There are multiple ways to quickly access funds to keep your business running. Those include obtaining a bank loan, a line of credit, or merchant financing. Each solution can be tailored to your specific situation. However, we strongly advise contacting your accountant, bookkeeper, and one of our attorneys before you commit to any loan or financing terms.
What is merchant financing?
If you meet certain criteria, you may be able to access a loan from your credit card processing company or other lenders. You will repay the loan through automatic debits from your regular credit card transactions processed by the lender. Again, as with any loan, we encourage you to contact your financial advisers or a member of the HL team so you have a full understanding of the terms and conditions of agreeing to this type of financing.
Do I have to continue to pay my vendors or other contractors?
Yes, you are not discharged of any existing obligations to pay your vendors or contractors. You may, however, be able to renegotiate your vendor terms in light of the current situation. Please note that any renegotiation or payment plan agreement reached with your vendors must be put in writing, signed by both you and your vendor. If you don’t put these new terms in writing, you may not be able to benefit from any new agreement that you ultimately reached with your vendors. Regardless, unless and until new terms are agreed upon, you must continue to pay as obligated, unless and until your vendors or contractors sign off on the change in writing.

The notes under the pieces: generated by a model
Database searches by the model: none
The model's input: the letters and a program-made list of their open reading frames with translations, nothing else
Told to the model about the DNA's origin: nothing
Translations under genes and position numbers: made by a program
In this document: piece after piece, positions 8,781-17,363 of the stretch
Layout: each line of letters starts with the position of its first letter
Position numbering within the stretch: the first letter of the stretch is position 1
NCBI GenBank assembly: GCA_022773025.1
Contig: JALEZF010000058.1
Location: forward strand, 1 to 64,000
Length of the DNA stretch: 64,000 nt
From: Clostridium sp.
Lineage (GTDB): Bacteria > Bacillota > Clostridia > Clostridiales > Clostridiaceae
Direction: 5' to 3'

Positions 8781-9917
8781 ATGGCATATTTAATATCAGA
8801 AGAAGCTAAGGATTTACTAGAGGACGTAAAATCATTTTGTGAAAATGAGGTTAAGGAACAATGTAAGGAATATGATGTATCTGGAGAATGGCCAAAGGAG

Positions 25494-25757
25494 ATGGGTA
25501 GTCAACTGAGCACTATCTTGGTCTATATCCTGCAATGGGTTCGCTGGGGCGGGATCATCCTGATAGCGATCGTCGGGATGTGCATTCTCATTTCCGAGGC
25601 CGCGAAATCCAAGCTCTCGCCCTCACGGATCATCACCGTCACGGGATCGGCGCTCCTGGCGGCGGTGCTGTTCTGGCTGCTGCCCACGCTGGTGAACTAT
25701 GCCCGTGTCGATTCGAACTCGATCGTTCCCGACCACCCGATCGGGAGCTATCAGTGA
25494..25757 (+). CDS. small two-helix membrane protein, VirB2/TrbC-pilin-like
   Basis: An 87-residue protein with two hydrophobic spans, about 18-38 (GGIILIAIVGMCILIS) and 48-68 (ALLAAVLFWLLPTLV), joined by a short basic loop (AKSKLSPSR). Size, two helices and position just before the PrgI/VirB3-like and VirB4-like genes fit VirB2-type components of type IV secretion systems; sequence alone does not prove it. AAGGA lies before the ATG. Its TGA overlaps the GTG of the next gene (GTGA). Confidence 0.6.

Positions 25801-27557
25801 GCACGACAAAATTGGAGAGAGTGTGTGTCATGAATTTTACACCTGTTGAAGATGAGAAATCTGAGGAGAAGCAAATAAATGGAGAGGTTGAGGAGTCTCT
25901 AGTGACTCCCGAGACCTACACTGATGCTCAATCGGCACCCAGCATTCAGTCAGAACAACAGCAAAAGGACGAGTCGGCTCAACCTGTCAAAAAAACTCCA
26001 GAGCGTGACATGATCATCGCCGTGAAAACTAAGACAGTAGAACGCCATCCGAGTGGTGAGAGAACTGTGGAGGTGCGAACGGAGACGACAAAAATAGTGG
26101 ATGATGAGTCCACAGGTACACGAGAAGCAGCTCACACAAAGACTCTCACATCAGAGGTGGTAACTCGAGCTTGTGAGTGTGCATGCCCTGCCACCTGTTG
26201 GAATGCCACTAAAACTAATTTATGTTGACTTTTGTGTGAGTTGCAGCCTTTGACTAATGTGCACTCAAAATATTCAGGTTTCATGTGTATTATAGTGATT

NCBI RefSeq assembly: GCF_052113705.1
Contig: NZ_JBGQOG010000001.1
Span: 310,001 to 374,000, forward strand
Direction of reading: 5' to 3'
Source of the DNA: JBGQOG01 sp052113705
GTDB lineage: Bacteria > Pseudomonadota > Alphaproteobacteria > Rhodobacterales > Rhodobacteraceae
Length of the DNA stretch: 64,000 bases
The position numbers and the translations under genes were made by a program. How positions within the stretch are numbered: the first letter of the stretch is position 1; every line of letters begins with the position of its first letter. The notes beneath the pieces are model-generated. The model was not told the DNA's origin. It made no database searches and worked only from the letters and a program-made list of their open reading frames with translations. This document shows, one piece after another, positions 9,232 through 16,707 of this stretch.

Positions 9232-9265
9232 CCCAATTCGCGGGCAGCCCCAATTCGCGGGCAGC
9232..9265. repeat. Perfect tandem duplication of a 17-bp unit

Do I have to continue to pay rent during this pandemic?
Yes. Under absolutely no circumstances should you stop paying rent (and/or any additional rent or charges due under your lease), unless and until your landlord agrees to an abatement. Any rent abatement agreement must
be in writing, signed by both you and your landlord.
Can I ask an employee to stay home if I believe they have contracted -- or have been exposed to -- COVID-19?
If an employee, regardless of travel history, has symptoms of acute respiratory illness, you can ask them to stay home until they have been fever-free for 24 hours (without taking fever-reducing medications such as acetaminophen or ibuprofen). There is currently no mandated clearance process for an employee’s re-entry into the workplace after Coronavirus-related illness, exposure, or quarantine. However, under very limited circumstances, employers may request documentation from a health care provider.
Do we need to pay employees who are being quarantined, self-monitoring, or caring for a family member with COVID-19?